When I was 3 months pregnant with my first, still coming around to the idea and freaking out about how much baby crap we were already accumulating from well meaning friends and relatives, a woman I knew called on the phone to ask if I wanted some cloth diapers. I took a big gulp and said yes, knowing I would need them and it would be stupid to turn her down. She came by an hour later with three huge boxes of cloth diapers. As she unloaded one after another from her minivan I had a panic attack. It took everything I had not to tell her to pack that shit back up and leave me alone, my baby would pee into a pile of sphagnum moss thank you very much.

When I look back on that moment, and the general disgust I had for the boxes of hand-me-down clothes and toys that poured into our household almost weekly, I am so embarrassed! Of course I ended up using all of those diapers (babies grow fast, don’t you know) which were in pristine condition and would have cost $12-18 a piece if I had had to buy them. I had been given several hundred of dollars worth of high class goods, and I don’t remember if I even thanked her!

Down here in New Orleans I was given two more small sets of diapers. The only thing I ever had to buy was a few extra covers. I am one lucky lady.

If you are not so lucky, and you are in the market for cloth diapers, I have a few things to tell you. One is that there is a dizzying array of choices! And everybody seems to have very different opinions on which ones are good. Two is that, for whatever strange reason, cloth diapers have become something of a boutique (ie: overpriced) item. Be careful if you go shopping on Etsy— you should not be paying $28 for a fucking diaper, no matter how cute.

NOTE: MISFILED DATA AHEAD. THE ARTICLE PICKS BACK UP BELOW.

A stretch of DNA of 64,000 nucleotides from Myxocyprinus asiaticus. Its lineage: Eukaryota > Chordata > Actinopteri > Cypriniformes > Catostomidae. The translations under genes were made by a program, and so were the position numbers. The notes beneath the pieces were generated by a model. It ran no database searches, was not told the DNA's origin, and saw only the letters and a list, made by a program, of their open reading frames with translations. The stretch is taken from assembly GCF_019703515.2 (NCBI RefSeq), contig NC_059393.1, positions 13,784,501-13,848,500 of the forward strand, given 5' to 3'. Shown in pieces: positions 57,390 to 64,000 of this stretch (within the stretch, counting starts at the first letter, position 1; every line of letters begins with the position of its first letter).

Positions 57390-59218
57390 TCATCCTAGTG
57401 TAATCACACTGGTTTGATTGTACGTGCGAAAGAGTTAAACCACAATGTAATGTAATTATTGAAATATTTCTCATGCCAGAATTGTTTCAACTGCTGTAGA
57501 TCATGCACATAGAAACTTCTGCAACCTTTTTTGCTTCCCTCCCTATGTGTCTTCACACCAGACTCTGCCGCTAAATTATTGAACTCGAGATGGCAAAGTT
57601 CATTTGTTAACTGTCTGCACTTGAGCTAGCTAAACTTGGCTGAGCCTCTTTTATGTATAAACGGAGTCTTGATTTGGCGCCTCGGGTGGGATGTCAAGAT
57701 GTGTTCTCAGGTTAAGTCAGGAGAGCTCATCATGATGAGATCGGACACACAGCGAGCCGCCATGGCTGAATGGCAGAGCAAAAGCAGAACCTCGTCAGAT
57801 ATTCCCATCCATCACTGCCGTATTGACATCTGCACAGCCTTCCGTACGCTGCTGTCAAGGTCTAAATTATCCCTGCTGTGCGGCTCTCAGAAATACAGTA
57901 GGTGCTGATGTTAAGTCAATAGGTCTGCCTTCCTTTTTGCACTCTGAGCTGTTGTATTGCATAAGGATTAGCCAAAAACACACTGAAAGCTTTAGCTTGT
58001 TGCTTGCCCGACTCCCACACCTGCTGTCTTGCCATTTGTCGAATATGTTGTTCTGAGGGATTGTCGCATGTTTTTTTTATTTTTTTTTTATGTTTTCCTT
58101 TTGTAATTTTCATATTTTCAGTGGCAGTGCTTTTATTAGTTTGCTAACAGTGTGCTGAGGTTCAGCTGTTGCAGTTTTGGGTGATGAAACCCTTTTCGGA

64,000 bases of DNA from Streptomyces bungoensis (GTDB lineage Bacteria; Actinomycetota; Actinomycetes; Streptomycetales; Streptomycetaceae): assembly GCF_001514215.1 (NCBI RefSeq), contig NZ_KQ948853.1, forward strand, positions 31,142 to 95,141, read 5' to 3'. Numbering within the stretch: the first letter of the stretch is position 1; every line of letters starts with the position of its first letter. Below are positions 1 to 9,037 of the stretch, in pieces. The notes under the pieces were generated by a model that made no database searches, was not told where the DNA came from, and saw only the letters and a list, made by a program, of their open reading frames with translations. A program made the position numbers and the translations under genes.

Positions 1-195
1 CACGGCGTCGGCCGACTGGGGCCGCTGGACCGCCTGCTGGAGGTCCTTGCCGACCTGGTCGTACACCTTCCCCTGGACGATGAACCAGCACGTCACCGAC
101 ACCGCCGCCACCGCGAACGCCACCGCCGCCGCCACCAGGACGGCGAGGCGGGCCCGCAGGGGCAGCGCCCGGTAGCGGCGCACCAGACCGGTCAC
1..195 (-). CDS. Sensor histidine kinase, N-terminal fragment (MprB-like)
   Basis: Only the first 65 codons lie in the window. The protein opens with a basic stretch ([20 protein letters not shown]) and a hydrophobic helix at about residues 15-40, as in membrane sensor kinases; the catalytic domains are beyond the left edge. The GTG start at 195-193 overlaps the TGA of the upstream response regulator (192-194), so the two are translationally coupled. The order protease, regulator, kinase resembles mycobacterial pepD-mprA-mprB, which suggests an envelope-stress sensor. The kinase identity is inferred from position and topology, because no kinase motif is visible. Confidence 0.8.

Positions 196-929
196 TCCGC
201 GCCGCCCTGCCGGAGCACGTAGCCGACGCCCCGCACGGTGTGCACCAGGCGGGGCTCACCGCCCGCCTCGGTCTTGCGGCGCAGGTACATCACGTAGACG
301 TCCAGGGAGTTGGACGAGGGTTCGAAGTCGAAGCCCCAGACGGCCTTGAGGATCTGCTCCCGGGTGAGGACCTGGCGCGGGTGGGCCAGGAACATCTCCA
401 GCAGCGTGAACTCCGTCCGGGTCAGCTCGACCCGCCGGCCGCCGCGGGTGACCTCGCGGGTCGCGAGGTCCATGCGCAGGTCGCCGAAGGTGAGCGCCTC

Because I was given so many different diapers, I have a decent scope of experience. There are three basic types: the so-called ‘pre-folds’ are the flat rectangular ones that our mothers used, bless their heart. (I can’t for the life of me figure out why they call them pre-folds when they come out of the wash flat.) Then there are ‘fitted’ diapers which need a cover put on over the top. ‘Pocket’ diapers have a built-in cover which you insert a wide pad into. And lastly ‘all-in-ones’ have it all, in one.

***Before you experienced mamas click away from this post, will you just scroll down to the comments and add your own experience? I’ll talk about use and care in the next post, right now we are just looking at types of diapers, and the more voices the better.***

I started out with all-in-one Kushies like these:

They are easy, there’s no doubt about it. But they take forever to dry, because they can only dry from one side. And I can tell you they do not last through two kids. The first thing that gives out is the elastic around the leg, meaning more and more leaking problems. Then the plasticy material that they make the cover out of starts to fray around the seams and you lose the whole diaper.